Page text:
High hopes from the Textile Policy of the new PTI Government

The newly elected government of PTI has promised the textile sector a number of measures to increase its viability through the Textile Policy 2018-23, which was announced in January 2018. With the arrival of a new government, it is time to evaluate the salient features of the policy. According to the policy, the cost of production would be reduced by decreasing energy costs and making the input costs affordable. It is commendable that the current textile relief package announced by the previous PML government are to be unconditionally extended for five years. This will ensure the stability and continuity necessary for the solvency of the industry. PTI’s textile policy ensures the immediate release of all refunds due to the textile industry. This is a much needed and welcome measure.  However, previous governments had also promised to release these funds but were unable to follow through due to financial constraints. It is hoped that the PTI government will be able to find the means to achieve the release of these refunds stuck in the process for a long time. 

The new textile policy also commits to the steps for making the export-oriented sector 100 % zero-rated. There will be a significant focus on increasing the product mix, from basic products to high-value addition. A mention is also made of ensuring the continuity of the hard-earned GSP Plus status.  Strict adherence to social compliance laws is mandated to retain this much coveted status vital for the growth of the value-added sector by providing a much needed competitive advantage.

Our cotton sector is in need of assistance and development to increase yield and viability.  Research and development for introducing genetically modified seeds, organic cotton has also been prioritised in the new textile policy.  This is a previously neglected sector and the cost to our textile industry has been high due to the non-availability and shortage of the basic raw material for the industry.

An important part of the policy is the encouragement of internationally accredited laboratories to bring their testing facilities to Pakistan. The existing organisations who are working in this field such as SGS Pakistan and TTI are good examples of the work already being done in Pakistan.  Furthermore, close co-operation with such organisations plays a significant role in bringing up the quality of textile products to the highest levels of value addition.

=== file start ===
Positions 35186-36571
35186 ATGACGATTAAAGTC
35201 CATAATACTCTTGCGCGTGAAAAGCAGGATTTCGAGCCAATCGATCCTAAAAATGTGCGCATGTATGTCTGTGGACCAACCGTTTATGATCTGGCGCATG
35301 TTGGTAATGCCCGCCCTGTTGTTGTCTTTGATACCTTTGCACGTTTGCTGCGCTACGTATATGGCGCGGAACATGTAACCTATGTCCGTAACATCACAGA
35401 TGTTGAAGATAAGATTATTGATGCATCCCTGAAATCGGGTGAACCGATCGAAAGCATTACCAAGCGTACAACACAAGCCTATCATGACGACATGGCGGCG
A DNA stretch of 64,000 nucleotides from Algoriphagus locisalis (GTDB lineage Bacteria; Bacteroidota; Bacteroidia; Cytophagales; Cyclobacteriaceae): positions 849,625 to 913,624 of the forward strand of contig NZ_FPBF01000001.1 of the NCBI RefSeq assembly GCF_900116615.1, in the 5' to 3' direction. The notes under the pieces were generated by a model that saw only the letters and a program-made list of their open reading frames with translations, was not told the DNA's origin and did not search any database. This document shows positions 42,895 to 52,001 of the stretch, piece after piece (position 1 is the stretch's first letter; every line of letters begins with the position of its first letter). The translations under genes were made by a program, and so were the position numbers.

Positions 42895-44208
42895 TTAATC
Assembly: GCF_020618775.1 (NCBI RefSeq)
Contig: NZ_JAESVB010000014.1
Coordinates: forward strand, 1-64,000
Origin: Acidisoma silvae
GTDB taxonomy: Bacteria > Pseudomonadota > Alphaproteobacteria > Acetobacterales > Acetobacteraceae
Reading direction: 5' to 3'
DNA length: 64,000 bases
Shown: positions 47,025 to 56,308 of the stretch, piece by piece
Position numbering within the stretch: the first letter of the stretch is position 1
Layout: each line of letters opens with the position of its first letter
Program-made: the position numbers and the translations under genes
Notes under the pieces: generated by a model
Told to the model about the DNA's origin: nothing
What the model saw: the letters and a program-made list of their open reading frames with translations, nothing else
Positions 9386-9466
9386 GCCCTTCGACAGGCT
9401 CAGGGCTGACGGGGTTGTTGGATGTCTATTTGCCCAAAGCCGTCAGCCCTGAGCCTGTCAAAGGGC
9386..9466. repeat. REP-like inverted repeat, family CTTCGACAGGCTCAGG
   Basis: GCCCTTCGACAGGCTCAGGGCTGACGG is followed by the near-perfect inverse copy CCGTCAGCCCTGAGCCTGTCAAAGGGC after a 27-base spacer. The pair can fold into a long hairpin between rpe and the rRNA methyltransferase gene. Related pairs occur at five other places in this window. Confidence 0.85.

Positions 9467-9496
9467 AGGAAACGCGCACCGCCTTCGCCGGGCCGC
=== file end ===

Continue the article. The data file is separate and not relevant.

According to the new policy framework, the new government will also facilitate the manufacturing of textile machinery and the required inputs, such as plastic, polyethene, paper, etc., to the extent possible in Pakistan. It is to be noted that the manufacture of machinery has not been encouraged even after over seven decades.  The imported textile machinery and technology has been responsible for the strong base of the textile industry of Pakistan.  However, many local manufacturers of textile machinery are present in Pakistan, such as Standard Engineering and Nazer Industries, who are producing machines and parts according to the international specifications and standards. 

There are many more manufacturers in the unorganized sector, based mainly in the province of Punjab.  These manufacturers of shuttle-looms, hydro extractors and other basic textile equipment need the attention of the Government to bring their manufacturing at par with international standards. They need guidance and support through organisations such as the Engineering Development Board and other government organisations that can help establish a strong base of textile machinery manufacture in Pakistan.  One of the main hurdles faced by the manufacturers of machines in Pakistan is the anomaly in the cost of imported components and the completely built imported machinery.  Cost of production of local machinery is much higher due to the higher cost of imported components and raw materials, as well as the higher costs of energy and labour. Pakistani manufacturers are also comparatively less competitive than foreign machinery manufacturers, as they do not have the advantages of the economies of scale that the latter does.

Other important elements of the new PTI policy include the improvement of international marketing efforts of the export sector, the development of the existing industrial zones to achieve higher productivity, and an investment in human resources through training courses aimed at meeting the needs of the industry.  It is crucial that the new PTI government ensures successful implementation of the textile policy in order to establish a positive framework of growth and prosperity for the textile industry, which is the backbone of the economy of Pakistan.

 

 
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